Lunar New Year and Coca-Cola
“Happy New Year!”
It’s a bit late for that, isn’t it? It’s already February.
Ironically, I was informed of the Lunar New Year by my beloved American friend, who seemed more excited to celebrate the Year of the Horse than I was. And then came the Toilet Paper Times, inviting students to the Attic to honor the holiday with Asian food and cultural exchange.
To be honest, though, I could not have been more aloof about the celebration. Despite the fact I am from Korea–one of the Asian countries that puts on an extravagant celebration for the Lunar New Year–greeting the “lunar version,” or Seollal, for the fifth year away from home diminished my excitement. So, amidst the hectic school work and chaos, the Attic party simply slipped my mind—what an uneventful way to spend the biggest holiday in Korea.
But, I guess there is free lunch for being an Asian in America. A quarter-Korean friend of mine was kind enough to bring me some galbi, a marinated beef with special Korean sauce, and kimchi, as I would have had if I were in Korea. I decided to share the food with some of my friends that have never tried it before. Yes, galbi was a rarity, but it wasn’t impossible for me to get some if I indeed craved it. Sneakily carrying the food into Servo, I presented the cuisine to my friends, and to my great surprise, the food was gone in a second. And for the first time, I realized that I have never really tried to share or explain the Lunar New Year, or anything of Korea, to my non-Asian friends.
My first year in the States, I remember asking high school friends in excitement to “make me American.” The year before that, while temporarily living in China, I had always wished I was Chinese, or at least a Chinese-Korean, so I could better acclimate to the community.
In the process, however, I have completely neglected my own culture and heritage, mindlessly pursuing what appeared to be the “majority,” or the “dominant culture.” In my unfledged mind, in order to fit into the culture I dwelled in, I had to abandon everything that was originally “me.”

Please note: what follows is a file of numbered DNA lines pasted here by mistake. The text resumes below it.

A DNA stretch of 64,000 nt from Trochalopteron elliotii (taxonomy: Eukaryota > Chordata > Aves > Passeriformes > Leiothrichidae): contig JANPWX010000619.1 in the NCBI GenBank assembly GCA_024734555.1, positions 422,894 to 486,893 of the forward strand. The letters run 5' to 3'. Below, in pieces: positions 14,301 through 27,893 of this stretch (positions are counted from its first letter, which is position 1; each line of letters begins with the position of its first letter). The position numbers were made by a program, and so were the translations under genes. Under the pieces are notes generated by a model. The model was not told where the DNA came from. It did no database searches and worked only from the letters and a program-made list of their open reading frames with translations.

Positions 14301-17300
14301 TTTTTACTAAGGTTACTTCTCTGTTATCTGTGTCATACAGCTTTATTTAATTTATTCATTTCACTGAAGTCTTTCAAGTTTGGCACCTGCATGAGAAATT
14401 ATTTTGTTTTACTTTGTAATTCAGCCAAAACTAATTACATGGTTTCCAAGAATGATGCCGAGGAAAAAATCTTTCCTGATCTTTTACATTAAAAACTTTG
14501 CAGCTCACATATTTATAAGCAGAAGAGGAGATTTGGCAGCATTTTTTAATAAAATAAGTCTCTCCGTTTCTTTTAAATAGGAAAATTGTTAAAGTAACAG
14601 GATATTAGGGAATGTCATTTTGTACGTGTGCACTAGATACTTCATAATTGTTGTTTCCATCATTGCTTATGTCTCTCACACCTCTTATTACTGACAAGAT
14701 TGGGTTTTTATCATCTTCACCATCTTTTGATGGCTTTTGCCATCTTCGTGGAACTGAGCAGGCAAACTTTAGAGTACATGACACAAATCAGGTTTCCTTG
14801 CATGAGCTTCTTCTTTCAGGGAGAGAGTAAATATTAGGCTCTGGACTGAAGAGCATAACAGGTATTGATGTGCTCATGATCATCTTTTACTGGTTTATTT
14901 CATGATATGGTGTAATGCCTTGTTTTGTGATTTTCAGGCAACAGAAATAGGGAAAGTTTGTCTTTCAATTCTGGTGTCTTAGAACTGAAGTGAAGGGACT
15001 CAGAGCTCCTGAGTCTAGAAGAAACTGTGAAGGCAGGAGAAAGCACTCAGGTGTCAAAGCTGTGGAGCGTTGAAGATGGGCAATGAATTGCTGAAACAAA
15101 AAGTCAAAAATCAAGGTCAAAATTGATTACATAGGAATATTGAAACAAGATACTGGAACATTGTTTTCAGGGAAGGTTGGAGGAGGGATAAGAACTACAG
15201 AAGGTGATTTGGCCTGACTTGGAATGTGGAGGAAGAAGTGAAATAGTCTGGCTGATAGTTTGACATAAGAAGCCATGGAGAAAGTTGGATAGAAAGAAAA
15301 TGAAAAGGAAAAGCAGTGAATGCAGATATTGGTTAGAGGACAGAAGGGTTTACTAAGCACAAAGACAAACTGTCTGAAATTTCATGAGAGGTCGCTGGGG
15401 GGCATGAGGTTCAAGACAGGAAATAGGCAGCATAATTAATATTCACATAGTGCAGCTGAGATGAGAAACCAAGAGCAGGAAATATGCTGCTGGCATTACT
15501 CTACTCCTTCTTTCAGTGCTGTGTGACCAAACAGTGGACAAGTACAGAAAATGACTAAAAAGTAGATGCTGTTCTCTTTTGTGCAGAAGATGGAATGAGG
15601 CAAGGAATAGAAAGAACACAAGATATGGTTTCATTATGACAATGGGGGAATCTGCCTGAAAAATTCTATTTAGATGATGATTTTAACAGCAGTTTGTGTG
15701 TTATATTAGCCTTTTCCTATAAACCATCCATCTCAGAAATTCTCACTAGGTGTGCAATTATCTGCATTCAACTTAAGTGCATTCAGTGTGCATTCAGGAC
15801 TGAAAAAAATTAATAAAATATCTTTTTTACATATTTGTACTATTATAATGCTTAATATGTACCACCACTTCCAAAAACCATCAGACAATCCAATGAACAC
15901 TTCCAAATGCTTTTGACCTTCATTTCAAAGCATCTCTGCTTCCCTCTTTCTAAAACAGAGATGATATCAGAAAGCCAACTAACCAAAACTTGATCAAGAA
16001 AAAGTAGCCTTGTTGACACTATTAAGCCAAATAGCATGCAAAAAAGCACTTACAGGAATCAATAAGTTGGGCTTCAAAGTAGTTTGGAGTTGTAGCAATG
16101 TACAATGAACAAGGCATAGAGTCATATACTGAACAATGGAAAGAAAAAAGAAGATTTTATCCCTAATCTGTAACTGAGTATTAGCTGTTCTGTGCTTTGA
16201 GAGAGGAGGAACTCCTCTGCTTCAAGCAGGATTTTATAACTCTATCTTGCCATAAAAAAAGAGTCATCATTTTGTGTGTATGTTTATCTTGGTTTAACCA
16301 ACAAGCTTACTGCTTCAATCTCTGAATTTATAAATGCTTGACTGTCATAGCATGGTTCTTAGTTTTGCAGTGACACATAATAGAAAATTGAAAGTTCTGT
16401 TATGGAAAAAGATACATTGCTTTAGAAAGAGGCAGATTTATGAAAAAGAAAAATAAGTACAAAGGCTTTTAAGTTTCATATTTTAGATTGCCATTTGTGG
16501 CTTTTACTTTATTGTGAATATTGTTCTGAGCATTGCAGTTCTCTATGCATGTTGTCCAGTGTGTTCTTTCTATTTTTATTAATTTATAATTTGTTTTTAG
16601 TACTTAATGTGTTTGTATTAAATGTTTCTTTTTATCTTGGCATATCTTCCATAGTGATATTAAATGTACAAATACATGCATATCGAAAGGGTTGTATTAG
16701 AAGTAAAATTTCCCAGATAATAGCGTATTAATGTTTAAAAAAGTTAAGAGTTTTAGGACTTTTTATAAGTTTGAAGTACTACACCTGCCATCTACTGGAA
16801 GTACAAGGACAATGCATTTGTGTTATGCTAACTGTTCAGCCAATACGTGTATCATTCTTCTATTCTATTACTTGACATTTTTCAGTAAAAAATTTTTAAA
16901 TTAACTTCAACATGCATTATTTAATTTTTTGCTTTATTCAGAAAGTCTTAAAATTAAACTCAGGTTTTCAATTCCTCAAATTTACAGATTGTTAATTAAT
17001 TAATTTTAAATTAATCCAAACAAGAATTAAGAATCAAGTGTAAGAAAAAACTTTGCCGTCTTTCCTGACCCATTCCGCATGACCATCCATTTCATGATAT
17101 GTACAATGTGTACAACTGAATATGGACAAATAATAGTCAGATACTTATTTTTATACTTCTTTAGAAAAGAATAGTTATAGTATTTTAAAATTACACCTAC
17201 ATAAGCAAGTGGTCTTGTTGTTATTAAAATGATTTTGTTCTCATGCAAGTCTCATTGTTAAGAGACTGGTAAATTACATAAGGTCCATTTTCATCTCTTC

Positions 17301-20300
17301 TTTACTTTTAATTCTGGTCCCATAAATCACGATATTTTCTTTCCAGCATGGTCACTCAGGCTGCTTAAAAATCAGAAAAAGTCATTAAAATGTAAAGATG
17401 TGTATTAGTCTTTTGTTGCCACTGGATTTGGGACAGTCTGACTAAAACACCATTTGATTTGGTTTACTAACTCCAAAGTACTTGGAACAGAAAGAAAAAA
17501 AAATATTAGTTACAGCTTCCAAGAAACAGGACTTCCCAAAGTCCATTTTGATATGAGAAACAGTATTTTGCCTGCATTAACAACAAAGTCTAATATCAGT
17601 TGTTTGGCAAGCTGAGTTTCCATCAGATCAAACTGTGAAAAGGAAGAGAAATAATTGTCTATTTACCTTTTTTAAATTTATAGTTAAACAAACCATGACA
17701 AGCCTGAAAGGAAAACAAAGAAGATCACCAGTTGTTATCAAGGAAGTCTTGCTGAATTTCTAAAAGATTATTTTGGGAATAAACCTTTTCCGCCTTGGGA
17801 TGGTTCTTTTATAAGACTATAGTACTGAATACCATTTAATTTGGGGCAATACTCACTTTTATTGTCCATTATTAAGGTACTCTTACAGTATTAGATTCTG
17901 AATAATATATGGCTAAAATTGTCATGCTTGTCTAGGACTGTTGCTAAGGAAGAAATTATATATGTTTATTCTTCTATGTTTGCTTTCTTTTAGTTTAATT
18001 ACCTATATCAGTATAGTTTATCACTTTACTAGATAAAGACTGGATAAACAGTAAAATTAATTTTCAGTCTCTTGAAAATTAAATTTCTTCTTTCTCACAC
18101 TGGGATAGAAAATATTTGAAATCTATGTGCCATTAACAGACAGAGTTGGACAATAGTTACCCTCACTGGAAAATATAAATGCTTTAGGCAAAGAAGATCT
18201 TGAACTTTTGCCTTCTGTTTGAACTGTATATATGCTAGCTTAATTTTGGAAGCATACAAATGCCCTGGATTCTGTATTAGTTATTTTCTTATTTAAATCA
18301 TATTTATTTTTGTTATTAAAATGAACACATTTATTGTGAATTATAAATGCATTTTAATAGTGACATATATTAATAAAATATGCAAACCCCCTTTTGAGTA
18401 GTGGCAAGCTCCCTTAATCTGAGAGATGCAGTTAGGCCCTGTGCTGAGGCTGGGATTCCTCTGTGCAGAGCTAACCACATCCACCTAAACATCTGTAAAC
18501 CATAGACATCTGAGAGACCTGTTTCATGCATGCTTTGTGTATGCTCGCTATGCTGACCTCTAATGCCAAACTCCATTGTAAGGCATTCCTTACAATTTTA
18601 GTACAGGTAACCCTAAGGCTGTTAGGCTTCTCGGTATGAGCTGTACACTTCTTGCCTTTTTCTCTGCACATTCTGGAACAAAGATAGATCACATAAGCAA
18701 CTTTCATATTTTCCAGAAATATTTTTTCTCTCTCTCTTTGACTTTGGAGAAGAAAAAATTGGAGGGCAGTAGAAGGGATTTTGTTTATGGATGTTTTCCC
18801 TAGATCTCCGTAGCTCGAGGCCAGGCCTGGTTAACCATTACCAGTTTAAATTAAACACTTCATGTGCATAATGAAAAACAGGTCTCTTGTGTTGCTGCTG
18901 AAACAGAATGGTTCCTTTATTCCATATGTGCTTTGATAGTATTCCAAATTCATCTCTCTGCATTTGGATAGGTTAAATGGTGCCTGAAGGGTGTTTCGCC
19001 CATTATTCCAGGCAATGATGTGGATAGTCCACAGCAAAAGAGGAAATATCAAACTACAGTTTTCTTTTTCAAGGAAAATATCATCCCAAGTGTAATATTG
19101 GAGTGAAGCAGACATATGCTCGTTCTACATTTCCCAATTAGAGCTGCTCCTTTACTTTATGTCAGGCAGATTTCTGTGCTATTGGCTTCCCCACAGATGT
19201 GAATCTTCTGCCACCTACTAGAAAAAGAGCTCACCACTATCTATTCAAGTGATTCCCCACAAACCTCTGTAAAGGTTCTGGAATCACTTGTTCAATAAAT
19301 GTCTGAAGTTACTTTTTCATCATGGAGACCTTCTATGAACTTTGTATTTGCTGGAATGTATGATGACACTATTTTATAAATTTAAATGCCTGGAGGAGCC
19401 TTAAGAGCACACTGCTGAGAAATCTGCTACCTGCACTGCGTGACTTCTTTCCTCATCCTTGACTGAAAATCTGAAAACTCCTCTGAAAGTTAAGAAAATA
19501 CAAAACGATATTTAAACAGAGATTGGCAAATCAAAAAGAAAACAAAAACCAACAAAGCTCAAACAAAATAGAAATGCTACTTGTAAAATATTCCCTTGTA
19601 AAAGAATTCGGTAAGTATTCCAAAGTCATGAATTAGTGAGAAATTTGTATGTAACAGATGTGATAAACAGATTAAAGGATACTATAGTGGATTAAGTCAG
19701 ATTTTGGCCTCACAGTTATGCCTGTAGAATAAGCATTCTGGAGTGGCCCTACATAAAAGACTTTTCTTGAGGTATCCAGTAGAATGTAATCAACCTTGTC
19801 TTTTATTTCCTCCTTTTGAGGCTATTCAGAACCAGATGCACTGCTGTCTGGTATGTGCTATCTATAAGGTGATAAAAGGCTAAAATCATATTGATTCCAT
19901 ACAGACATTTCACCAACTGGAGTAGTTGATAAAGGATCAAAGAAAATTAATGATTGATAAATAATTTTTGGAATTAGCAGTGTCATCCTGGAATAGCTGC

So to a younger- and ignorant-version of me, Coca-Cola was wrong.
I wasn’t American. And if I were to live in a foreign country in the pursuit of accustoming myself to the culture and of mastering the language, then of course America the Beautiful should have been sung in English rather than in multiple languages.
Sadly, it is through my Chinese and American friends that I have learned about my own culture, such as Korean soap-operas and K-pop. I was busy hiding the smell of kimchi, perfecting my English pronunciation and writing, and insisting on my English name rather than bothering to correct people’s mispronunciation of my Korean name.
However, simply rewriting who I am wasn’t the way to accept or be accepted by another culture. Immersing myself into a culture and language wasn’t about emptying a flowerpot before planting more seeds in it. Instead, it was about making sure it had enough soil and pebbles to ensure other plants could grow in it as well. Without the soil and pebbles, not to mention the flowerpot itself, there was no room for more seeds to be planted.
In other words, there was not only nothing wrong with being who I was, but I needed to have a self-identity.
Moreover, if I don’t speak up, would people ever know that the Chinese New Year is a misnomer, and the proper term is actually the “Lunar New Year”? And that there are different Asian countries that celebrate different Lunar New Years besides China (Chūnjié, or “Spring Festival”), such as Korea (Seollal), Vietnam (Tết), Tibet (Losar), as well as the fact that Japanese don’t celebrate the Lunar New Year, contrary to the popular belief?
What about the people who genuinely believe Coca-Cola should #speakamerican instead of “illegal,” “immigrant,” and “terrorist” languages? Who will educate the ignorant to embrace the multicultural and multiracial makeup of the United States?
Ignorance is not bliss. Ignorance is not patriotism, either.
I learned the hard way that it is okay to be who I am, instead of completely reprogramming myself; I want more people to say “Happy (Lunar) New Year” in late January or February; I want people to feel comfortable talking about their own culture and eating their traditional dish in public.
We are not merely hardware that can insert different software into the body.
Although I have not had Coke in years, I would gladly and proudly make a toast for Coca-Cola and the Lunar New Year.
Michelle Lee ’17